## A standard $52$ card deck comprises thirteen ranks in four suits. However, modern decks have two additional Jokers, which neither have a suit nor a rank, for a total of $54$ cards. If we shuffle such a deck and draw cards without replacement, then we would need, on average, approximately $29.05361725$ cards so that we have at least one card for each rank.

Now, assume you have $10$ such decks, each with a different back design. We shuffle all $10 \times 54$ cards together and draw cards without replacement. What is the expected number of cards needed so every suit, rank and deck design have at least one card?

Give your answer rounded to eight places after the decimal point.

### The total number of cards in this case is $10 \times 54 = 540$. These cards can all be seen as different, as each one is distinct not only by rank and suit, but also by deck design.

The problem can be simplified to finding out how many of these distinct elements we’d need to draw, on average, to encounter each at least once.

This is known as the “Coupon Collector’s Problem”. The formula for the expected number of trials needed before having seen all distinct elements is given by:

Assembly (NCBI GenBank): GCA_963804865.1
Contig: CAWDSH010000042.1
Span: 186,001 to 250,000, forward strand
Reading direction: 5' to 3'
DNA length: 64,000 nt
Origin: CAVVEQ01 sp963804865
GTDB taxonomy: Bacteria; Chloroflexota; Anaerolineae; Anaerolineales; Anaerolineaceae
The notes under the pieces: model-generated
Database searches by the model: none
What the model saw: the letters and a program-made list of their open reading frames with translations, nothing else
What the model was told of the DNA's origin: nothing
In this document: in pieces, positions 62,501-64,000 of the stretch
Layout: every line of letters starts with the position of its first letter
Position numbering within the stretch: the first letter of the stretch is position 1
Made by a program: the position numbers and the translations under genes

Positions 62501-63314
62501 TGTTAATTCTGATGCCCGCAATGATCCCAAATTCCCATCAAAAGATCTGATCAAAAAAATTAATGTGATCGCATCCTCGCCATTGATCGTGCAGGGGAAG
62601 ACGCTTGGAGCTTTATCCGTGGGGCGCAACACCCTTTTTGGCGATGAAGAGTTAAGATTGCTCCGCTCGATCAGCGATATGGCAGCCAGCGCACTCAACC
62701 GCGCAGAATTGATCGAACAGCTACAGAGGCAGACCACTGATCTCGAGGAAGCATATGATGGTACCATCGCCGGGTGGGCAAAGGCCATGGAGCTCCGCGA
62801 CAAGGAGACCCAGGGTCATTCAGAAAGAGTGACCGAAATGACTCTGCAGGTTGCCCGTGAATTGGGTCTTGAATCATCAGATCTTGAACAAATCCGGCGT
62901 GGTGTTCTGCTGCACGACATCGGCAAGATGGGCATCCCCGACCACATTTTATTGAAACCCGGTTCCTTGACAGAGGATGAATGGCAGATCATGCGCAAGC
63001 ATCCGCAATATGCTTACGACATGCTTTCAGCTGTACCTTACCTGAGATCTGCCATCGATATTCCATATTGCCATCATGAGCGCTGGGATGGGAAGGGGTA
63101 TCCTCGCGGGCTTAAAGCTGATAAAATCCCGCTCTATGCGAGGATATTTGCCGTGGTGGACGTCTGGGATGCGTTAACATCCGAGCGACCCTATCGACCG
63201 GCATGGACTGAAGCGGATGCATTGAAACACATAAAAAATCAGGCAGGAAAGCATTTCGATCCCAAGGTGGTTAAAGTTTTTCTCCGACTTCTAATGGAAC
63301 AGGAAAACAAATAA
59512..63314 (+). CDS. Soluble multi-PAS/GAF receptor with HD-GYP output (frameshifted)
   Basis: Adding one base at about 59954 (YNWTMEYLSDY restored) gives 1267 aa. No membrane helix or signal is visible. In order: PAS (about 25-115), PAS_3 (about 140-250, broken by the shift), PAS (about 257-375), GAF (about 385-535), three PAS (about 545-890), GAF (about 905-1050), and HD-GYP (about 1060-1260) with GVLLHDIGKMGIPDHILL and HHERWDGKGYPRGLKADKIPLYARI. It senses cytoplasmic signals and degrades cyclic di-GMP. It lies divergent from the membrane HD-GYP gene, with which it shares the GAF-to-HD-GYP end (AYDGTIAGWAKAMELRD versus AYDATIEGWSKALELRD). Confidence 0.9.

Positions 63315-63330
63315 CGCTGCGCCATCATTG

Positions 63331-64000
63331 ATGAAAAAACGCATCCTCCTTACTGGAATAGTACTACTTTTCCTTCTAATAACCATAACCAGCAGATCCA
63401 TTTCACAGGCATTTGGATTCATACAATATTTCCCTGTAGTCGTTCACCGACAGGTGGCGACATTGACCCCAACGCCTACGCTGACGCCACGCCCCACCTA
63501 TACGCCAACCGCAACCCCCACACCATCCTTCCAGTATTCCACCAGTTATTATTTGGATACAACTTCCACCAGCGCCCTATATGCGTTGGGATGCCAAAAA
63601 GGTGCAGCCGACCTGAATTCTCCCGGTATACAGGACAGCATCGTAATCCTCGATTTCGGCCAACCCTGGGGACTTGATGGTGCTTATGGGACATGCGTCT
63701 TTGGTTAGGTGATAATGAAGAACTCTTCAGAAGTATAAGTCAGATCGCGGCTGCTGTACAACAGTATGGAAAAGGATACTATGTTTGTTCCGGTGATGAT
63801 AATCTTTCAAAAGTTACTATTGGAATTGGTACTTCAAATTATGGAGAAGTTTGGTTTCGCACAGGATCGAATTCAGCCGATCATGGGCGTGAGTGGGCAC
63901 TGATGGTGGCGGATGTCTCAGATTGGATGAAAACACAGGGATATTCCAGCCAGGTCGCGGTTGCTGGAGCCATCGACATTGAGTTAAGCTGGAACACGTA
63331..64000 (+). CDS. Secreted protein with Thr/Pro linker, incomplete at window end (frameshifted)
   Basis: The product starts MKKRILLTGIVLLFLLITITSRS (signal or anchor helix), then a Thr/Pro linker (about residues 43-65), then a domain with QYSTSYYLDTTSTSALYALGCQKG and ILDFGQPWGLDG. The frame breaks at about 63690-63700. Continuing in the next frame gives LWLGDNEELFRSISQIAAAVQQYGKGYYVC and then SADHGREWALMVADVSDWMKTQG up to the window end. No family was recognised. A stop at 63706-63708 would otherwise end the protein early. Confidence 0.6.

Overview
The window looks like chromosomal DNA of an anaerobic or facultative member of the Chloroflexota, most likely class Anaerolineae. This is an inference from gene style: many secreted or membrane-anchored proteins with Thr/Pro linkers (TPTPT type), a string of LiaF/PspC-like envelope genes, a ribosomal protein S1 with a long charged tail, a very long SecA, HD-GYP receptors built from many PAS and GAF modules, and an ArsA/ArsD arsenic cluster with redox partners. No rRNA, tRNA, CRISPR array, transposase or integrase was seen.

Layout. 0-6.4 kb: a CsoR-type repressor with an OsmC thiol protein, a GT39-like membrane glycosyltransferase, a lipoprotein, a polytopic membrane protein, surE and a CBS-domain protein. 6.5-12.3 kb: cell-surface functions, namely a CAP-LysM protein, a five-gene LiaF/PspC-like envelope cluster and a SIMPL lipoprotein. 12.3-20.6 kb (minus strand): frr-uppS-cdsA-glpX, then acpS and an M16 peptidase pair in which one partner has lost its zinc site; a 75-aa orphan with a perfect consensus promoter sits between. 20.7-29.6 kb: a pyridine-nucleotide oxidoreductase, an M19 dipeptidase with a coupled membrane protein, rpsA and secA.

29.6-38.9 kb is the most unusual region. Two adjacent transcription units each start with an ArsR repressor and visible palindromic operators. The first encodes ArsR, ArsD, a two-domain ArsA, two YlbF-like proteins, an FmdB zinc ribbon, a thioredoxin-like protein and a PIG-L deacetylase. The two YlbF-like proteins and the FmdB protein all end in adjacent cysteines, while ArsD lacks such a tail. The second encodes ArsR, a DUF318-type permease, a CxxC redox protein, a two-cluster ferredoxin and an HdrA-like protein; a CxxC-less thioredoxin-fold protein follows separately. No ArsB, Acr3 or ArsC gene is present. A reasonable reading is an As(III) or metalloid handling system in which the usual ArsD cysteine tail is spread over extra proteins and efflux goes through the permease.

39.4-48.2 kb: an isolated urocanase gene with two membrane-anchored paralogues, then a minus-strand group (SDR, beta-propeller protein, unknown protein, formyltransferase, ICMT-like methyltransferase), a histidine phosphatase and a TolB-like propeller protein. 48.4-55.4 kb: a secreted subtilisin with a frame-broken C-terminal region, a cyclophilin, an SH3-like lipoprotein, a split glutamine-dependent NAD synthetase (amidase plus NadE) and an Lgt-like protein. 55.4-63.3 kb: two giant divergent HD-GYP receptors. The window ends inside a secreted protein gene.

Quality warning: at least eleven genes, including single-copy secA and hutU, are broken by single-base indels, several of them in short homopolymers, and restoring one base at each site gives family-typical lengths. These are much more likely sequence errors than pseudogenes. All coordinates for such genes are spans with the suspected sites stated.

Sum^N_{i=1} (N/i)

where N is the total number of distinct elements.

In this case, $N = 540$ (10 different decks, 54 cards each), and by substituting this into the formula above, we get:

Sum^540_{i=1} (540/i) = 540 * (1/1 + 1/2 + 1/3 + … + 1/540)

This expression represents the sum of the first 540 terms of the harmonic series, multiplied by 540.

This can be approximated to be $540 * ln(540) + 0.5772156649 * 540 \approx 3707.99185612$ (using Stirling’s approximation), where ln is the natural logarithm (base $e$), and 0.5772156649 is Euler’s constant.

Therefore, on average, you’d need to draw approximately 3707.99185612 cards to ensure each suit, rank, and deck design are represented at least once.

To 8 decimal places, this is $3707.99185612$.

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